A despondent tone was sounded as Government signalled that with no financing readily available from countries such as Norway, it will not be pursuing hydro
power as a means of renewable energy unless private investors step in.
This revelation was made by Finance Minister Winston Jordan during the Guyana Manufacturing and Services Association (GMSA) mid-year dinner. At the time, the Minister was responding to questions from the audience about the Government’s seeming reluctance to pursue hydro power.
Jordan said Government is experiencing difficulty in accessing US$80 million financing from Norway (which was supposed to be used on the Amaila Falls project) and can see no other immediate solution except investors. However, even that was identified as a problem with Jordan saying that investors are unenthusiastic about hydro power.
“We are romantic about the labour force, romantic about sugar. We have to stop the romanticism. Norway has only given us $80 million, probably just enough for a small hydro (power station). They haven’t given (us) a billion dollars to build Amaila Falls.”
Jordan also noted that as a result of a review done on the Amaila Falls Hydro
Power project by Norwegian company Norconsult, Government was hesitant about moving forward. The reason for this, according to the Finance Minister, was because of the variables contained in the report.
“Norway is making it so difficult to access the $80 million, I don’t know why. We would love to engage Amaila and all the other falls, but even when you read the report that was done by Norconsult, it wasn’t a report that said ready, steady, go. It was a report with a lot of ifs and buts.”
“It’s not an easy story. We would love to have as many hydro facilities in this country as we can. But it will always fall on technology, capacity and most importantly, finance.” Jordan also told the gathering of Guyana’s commercial power houses that they ought to suggest possible investors during the GMSA’s next meeting with the Government.
The Norconsult report had in fact named the Amaila Falls Hydro Power Project as the only realistic way for Guyana to achieve an emission free electricity sector. Norconsult had noted the merits of the project, such as its completed feasibility study and a higher plant load than the other alternatives.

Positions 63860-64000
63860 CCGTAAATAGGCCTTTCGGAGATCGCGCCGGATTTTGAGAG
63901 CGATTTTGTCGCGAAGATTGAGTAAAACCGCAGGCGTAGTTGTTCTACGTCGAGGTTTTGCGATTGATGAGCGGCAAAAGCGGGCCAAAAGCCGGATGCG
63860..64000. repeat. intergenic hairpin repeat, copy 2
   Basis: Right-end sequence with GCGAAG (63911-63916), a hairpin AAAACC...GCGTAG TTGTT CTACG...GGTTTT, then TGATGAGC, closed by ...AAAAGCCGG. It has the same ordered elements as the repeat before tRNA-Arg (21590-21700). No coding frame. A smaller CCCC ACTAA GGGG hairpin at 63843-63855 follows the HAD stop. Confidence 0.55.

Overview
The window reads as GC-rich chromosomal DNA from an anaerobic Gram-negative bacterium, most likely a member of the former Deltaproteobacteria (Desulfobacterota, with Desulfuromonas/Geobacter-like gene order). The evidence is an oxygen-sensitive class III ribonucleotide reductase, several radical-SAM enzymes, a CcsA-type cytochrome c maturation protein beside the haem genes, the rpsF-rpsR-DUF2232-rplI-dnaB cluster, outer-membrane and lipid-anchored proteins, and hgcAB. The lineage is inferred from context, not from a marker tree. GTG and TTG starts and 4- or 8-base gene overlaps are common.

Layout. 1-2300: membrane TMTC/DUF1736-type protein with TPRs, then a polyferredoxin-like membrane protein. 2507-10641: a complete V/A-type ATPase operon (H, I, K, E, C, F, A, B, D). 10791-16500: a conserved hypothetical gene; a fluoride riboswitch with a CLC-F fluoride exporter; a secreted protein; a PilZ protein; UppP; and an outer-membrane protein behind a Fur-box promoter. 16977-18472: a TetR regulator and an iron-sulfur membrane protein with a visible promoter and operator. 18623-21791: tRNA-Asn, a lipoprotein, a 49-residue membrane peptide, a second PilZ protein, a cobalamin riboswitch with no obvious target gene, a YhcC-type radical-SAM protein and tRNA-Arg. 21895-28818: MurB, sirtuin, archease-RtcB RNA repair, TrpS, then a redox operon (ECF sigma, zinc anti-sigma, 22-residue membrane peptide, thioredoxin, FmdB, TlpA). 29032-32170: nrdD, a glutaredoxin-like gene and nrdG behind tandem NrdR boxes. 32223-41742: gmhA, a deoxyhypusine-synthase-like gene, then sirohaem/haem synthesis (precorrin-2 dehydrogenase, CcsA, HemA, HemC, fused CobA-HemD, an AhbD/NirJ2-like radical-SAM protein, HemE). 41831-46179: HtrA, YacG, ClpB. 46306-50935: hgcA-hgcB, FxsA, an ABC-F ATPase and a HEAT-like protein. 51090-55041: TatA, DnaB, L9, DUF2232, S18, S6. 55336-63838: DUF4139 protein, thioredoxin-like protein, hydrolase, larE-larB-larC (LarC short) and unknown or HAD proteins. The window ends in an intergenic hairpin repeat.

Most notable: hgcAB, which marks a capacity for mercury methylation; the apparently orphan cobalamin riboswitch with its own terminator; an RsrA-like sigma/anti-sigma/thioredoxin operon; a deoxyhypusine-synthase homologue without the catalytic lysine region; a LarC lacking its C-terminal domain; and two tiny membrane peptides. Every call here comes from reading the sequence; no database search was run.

However the report had recommended the BOOT (Build, own, operate and transfer) public private partnership model be used. The consultant had urged that an international investor specialising in hydro power be invited to take a majority stake in the project. It is unclear whether this advice has been acted upon by Government.
The report states, “The only realistic path for Guyana towards an emission free electricity sector is by developing its hydropower potential. The fastest way forward is to maintain AFHP as the first major step for substituting its current oil fired generation. AFHP was prioritised as the first hydropower plant because it was the only project with a full feasibility study completed; it has a higher plant load factor than the alternatives, a smaller reservoir and a unit cost in the same range as the most attractive alternatives.”
This is revealing, demonstrating that wind energy in the capacity in which Government is currently pursuing – will not support Guyana’s commitment to reach 100 per cent renewable by 2025.
“As the power demand is growing, and for reaching the goal of 100 per cent emission free generation by 2025, as assumed by the [Low Carbon Development Strategy] LCDS, a second hydropower plant of capacity comparable with AFHP will have to be commissioned by 2025. In parallel with preparations for AFHP, therefore, prefeasibility studies will have to be carried out for promising candidates for the second hydropower project and a full feasibility study be performed for the selected candidate,” the report surmised.
The Government’s lack of commitment on hydro power will undoubtedly raise eyebrows among stakeholders, especially as President David Granger had committed Guyana to achieving 100 per cent renewable energy by 2025, when he signed onto the Paris Climate Change Agreement. This is even as Guyana readies itself to become an oil producer.
Opposition Leader Bharrat Jagdeo, in commenting on this ambitious plan, had explained that converting to 100 per cent renewables involves much more than just electricity. He had noted that Government has not outlined a comprehensive plan towards attaining full renewable energy within the next decade.
“We’re in 2016 and 2017 soon,” Jagdeo had said late last year. “How do we get to 100 per cent renewable energy by 2025 when we’re not going to build the (Amaila Falls) hydro which would have given us 94-95 per cent of our renewable electricity demand? They’re going to do some small wind farm and that would not meet our requirements. But there is nothing else on the horizon, no other plan,” he asserted.
But Government remains steadfast, with Natural Resources Minister Raphael Trotman recently informing a gathering at an oil and gas seminar that the discovery of oil will not slow Guyana’s move towards this goal.